Neal Gabler bemoans in the following New York Times article the demise of the “big idea.” He is on to something, but occasionally shows his own biases. Some relevant quotes:
If our ideas seem smaller nowadays, it’s not because we are dumber than our forebears but because we just don’t care as much about ideas as they did. In effect, we are living in an increasingly post-idea world — a world in which big, thought-provoking ideas that can’t instantly be monetized are of so little intrinsic value that fewer people are generating them and fewer outlets are disseminating them, the Internet notwithstanding. Bold ideas are almost passé.
The post-idea world has been a long time coming, and many factors have contributed to it. There is the retreat in universities from the real world, and an encouragement of and reward for the narrowest specialization rather than for daring — for tending potted plants rather than planting forests.
But these factors, which began decades ago, were more likely harbingers of an approaching post-idea world than the chief causes of it. The real cause may be information itself. It may seem counterintuitive that at a time when we know more than we have ever known, we think about it less.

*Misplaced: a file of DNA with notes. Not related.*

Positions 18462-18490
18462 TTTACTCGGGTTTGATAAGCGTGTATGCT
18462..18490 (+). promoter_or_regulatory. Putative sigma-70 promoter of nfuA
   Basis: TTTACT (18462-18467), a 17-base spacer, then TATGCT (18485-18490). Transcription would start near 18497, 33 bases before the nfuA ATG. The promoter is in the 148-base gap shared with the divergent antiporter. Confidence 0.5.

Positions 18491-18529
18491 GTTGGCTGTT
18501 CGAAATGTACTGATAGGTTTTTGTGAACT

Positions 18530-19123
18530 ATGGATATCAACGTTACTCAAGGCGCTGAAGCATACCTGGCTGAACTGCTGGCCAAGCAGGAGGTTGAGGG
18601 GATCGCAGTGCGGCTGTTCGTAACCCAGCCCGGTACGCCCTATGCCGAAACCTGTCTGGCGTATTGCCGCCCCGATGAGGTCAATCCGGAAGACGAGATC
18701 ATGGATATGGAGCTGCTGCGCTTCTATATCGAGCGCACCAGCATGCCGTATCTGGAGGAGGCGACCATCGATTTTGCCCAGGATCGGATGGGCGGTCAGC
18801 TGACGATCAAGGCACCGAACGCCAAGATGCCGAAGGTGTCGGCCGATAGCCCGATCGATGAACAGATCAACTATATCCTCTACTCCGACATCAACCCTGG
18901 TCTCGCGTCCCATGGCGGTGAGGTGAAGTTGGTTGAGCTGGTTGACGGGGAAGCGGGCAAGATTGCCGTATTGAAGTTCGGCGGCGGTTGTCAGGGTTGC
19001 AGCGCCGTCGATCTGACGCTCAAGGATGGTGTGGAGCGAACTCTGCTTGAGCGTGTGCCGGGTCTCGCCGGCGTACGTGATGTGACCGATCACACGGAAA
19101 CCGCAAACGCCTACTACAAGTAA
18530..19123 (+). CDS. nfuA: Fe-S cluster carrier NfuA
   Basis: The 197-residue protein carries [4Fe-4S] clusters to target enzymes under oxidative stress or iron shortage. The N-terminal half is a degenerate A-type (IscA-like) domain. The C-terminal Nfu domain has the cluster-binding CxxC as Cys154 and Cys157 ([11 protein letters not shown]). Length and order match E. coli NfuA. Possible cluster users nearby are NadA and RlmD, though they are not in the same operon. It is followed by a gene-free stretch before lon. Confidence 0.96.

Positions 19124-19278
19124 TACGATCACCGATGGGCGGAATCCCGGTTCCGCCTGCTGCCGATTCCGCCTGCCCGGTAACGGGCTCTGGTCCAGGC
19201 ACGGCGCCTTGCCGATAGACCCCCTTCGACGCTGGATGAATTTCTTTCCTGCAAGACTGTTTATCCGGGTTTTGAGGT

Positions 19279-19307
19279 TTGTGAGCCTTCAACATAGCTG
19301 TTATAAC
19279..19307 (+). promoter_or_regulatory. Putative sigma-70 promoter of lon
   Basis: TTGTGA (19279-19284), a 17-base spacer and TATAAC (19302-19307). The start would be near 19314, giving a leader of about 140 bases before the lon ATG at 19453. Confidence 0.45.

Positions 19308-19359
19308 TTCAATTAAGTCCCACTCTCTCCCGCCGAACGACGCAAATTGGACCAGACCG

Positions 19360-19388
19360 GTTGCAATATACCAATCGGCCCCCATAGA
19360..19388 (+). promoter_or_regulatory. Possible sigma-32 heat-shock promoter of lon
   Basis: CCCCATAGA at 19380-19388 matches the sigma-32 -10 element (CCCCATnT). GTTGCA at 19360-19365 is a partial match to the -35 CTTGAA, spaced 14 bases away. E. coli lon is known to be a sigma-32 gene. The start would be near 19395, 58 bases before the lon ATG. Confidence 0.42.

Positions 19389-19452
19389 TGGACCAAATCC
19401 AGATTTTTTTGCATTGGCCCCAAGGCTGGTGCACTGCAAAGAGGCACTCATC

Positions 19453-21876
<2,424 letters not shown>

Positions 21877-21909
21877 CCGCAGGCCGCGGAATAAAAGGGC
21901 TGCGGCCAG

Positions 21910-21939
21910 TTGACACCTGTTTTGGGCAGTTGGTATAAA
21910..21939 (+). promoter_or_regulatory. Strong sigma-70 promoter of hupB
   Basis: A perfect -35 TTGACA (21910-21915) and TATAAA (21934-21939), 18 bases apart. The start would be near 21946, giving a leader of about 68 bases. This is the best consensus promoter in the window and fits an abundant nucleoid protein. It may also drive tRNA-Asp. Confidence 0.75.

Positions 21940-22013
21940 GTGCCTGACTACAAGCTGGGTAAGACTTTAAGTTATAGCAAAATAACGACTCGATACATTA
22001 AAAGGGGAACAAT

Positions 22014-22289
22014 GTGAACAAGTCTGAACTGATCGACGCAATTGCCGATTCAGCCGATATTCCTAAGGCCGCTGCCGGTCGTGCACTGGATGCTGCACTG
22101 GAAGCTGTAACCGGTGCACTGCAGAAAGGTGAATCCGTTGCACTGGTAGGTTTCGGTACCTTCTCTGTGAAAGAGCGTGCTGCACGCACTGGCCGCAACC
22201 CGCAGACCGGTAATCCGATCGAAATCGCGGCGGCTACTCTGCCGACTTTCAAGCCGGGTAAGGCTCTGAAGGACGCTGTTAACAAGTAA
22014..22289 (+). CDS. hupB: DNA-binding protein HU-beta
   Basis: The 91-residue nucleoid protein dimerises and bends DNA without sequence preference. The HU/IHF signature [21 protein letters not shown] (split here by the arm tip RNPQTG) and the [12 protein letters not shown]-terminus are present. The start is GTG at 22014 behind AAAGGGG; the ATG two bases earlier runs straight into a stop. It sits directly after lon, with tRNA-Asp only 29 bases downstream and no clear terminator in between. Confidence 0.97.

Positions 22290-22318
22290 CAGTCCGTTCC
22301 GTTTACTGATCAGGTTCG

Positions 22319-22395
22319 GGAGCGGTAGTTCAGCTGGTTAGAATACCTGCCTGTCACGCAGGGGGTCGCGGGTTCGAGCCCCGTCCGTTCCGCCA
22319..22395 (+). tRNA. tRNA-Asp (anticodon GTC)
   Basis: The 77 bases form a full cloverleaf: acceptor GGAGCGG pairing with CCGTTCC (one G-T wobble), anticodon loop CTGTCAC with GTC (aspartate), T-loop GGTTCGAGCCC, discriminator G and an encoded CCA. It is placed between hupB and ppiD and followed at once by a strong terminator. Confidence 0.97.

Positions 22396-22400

But in the following quote, the author is showing his bias:
It is no secret, especially here in America, that we live in a post-Enlightenment age in which rationality, science, evidence, logical argument and debate have lost the battle in many sectors, and perhaps even in society generally, to superstition, faith, opinion and orthodoxy.
OK, I get it, he doesn’t like faith. The thing is, as he correctly diagnoses information overload and thinking in sound bites (or, nowadays, increasingly in tweet-bites), I would argue that it is precisely faith and ritual that has the potential to create the space needed for big ideas.
The Jewish Shabbat, with its profoundly inflexible prohibition on performing creative *acts* is second to none in creating space (actually, time) for creative *ideas*.
Many religion (definitely Judaism) are focussed on big ideas: selfless loving-kindness even when not reciprocated, principled morality even when inconvenient, forgiveness, justice, redemption are all basic ingredients of Big Ideas.
So yes, we miss big ideas. For the sake of humanity and us individuals’ sake, let’s step back and reassess. I for one am starting to think about how to reduce my information overload (but no, I haven’t found the magic bullet yet ;-)).